Better late than never. Last week, Labour MPs despaired as Jeremy Corbyn failed to raise grammar schools at PMQs. But he didn’t miss his opportunity today. Corbyn devoted all six of his questions to the subject and produced his best performance for months.
The Labour leader began by sardonically congratulating Theresa May on achieving “a new era of unity in education thinking” by uniting former Labour and Conservative education secretaries, Ofsted and the teaching unions in opposition to new grammars. Could she, he asked, “name any educational experts who back her plans”? May could not.
When the Prime Minister riposted that Corbyn needed to “stop casting his mind back to the 1950s”, Labour MPs collectively jeered her. Her decision to open a classic left-right dividing line has produced rare unity among the opposition.
Struggling to explain the need for new grammars, May resorted to platitudes (“what we need is a good school for every child”). She jibed: “He went to a grammar school, I went to a grammar school – it’s what got us to where we are today. But my side might be rather happier about that than his.” But Corbyn was not thrown off course. May failed to say whether existing grammars would be subject to the proposed new requirements, emphasising that the government was “consulting” (a mark of the opposition she faces on her subdued benches).
After May began the session by paying tribute to David Cameron, Corbyn smartly quoted the former PM’s criticism of grammars. “Isn’t he correct that we need investment in all of our schools: a good school for every child, not selection at the age of 11?”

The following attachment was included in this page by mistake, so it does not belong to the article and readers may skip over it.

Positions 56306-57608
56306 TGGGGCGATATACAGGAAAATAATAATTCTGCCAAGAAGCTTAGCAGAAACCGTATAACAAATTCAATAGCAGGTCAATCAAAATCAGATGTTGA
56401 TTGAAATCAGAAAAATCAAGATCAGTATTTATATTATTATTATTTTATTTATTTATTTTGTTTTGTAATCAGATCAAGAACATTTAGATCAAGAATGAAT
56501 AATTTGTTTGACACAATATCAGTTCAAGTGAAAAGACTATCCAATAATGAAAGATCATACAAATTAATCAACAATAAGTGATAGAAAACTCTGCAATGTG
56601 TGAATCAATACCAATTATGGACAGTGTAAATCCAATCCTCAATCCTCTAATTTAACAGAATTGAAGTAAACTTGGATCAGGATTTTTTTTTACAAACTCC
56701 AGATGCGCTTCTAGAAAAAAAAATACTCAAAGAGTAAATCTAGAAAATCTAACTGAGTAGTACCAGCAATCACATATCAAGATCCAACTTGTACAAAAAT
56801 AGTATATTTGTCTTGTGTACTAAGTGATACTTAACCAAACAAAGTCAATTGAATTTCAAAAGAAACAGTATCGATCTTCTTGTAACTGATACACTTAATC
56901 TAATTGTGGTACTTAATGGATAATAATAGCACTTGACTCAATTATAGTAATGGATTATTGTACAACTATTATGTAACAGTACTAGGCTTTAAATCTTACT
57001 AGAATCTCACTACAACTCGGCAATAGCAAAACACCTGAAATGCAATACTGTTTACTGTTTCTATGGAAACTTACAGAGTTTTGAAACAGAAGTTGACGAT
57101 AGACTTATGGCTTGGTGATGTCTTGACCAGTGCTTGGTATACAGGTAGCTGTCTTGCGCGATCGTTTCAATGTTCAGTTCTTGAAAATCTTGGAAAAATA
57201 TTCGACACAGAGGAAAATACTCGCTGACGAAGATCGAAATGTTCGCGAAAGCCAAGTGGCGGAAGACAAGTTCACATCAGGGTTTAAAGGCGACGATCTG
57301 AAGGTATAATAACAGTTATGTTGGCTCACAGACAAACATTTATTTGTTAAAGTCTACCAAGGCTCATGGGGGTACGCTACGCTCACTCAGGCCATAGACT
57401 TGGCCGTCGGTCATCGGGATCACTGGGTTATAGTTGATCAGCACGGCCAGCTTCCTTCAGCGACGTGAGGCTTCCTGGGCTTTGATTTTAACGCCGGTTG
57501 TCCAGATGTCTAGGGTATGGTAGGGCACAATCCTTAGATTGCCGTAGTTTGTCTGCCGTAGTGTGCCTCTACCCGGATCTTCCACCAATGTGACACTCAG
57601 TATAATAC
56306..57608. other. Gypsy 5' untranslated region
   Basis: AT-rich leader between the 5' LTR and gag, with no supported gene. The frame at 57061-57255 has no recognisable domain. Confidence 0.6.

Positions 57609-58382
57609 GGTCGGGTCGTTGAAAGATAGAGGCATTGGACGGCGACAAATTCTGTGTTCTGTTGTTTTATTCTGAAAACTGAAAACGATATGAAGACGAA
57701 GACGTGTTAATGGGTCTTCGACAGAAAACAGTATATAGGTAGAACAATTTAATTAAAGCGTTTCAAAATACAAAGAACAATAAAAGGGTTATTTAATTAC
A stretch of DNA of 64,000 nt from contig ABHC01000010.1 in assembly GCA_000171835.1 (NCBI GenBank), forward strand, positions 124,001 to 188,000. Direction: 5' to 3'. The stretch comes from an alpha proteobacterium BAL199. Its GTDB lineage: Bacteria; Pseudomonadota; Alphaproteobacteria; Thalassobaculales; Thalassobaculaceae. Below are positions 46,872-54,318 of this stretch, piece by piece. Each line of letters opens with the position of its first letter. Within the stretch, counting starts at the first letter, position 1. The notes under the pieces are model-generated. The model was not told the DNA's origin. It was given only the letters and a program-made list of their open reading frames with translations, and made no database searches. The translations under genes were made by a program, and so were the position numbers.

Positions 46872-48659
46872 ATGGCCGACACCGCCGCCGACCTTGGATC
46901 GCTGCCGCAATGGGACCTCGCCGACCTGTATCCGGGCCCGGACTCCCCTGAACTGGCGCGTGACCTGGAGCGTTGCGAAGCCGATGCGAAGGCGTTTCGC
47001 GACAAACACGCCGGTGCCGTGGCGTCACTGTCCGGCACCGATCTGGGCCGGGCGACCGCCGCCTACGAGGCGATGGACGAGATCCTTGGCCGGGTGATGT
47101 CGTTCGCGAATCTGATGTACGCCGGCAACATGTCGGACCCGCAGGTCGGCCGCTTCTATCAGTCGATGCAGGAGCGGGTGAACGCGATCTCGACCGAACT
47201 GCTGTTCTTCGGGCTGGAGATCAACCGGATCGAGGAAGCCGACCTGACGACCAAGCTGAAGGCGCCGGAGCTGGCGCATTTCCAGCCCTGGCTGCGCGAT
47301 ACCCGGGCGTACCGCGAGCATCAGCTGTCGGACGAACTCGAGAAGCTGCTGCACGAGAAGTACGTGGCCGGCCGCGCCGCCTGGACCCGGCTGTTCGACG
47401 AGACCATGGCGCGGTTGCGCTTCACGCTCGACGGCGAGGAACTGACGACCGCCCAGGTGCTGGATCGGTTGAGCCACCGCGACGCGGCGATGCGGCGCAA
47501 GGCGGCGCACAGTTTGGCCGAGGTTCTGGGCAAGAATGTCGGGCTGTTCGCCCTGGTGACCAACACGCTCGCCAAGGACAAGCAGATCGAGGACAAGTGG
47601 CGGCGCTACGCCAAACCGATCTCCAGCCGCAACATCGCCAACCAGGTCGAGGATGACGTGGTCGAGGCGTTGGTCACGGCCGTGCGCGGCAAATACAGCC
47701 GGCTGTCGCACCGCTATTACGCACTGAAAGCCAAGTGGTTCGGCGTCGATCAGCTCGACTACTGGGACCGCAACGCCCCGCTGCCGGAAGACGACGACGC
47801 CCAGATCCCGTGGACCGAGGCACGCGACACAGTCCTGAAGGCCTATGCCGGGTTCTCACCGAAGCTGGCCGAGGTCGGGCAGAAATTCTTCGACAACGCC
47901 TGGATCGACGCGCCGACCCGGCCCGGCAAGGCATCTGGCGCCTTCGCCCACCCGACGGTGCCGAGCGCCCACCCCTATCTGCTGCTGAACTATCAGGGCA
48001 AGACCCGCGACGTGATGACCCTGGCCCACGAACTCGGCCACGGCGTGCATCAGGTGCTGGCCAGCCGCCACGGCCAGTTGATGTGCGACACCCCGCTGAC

In response, May deployed a favoured trick of her predecessor: why hadn’t Corbyn mentioned today’s employment figures? But the Labour leader had at least prepared a riposte: “The problem is there are now almost a million of them on zero-hours contracts who do not know what they’re going to be paid one week to another.”
The Prime Minister ended with a pre-prepared passage mocking Corbyn’s first year as leader.” Let’s just think of some of the things the Right Honourable Gentleman has introduced. He wants coal mines without mining them, subs without sailing them and he wants to be Labour leader without leading them. One thing we know: whoever is Labour leader after their leadership election, it will be the country that loses.”
Many of Corbyn’s MPs would agree with that. But today, they gave their leader a better reception than at any time since the EU referendum. “Jeremy Corbyn easy win at #PMQs,” tweeted former shadow education secretary Lucy Powell. “Theresa May has made a serious misjudgement on grammar schools. Her MPs know it.” By picking this battle, May has reminded Corbyn’s friends and foes why they are in the same party.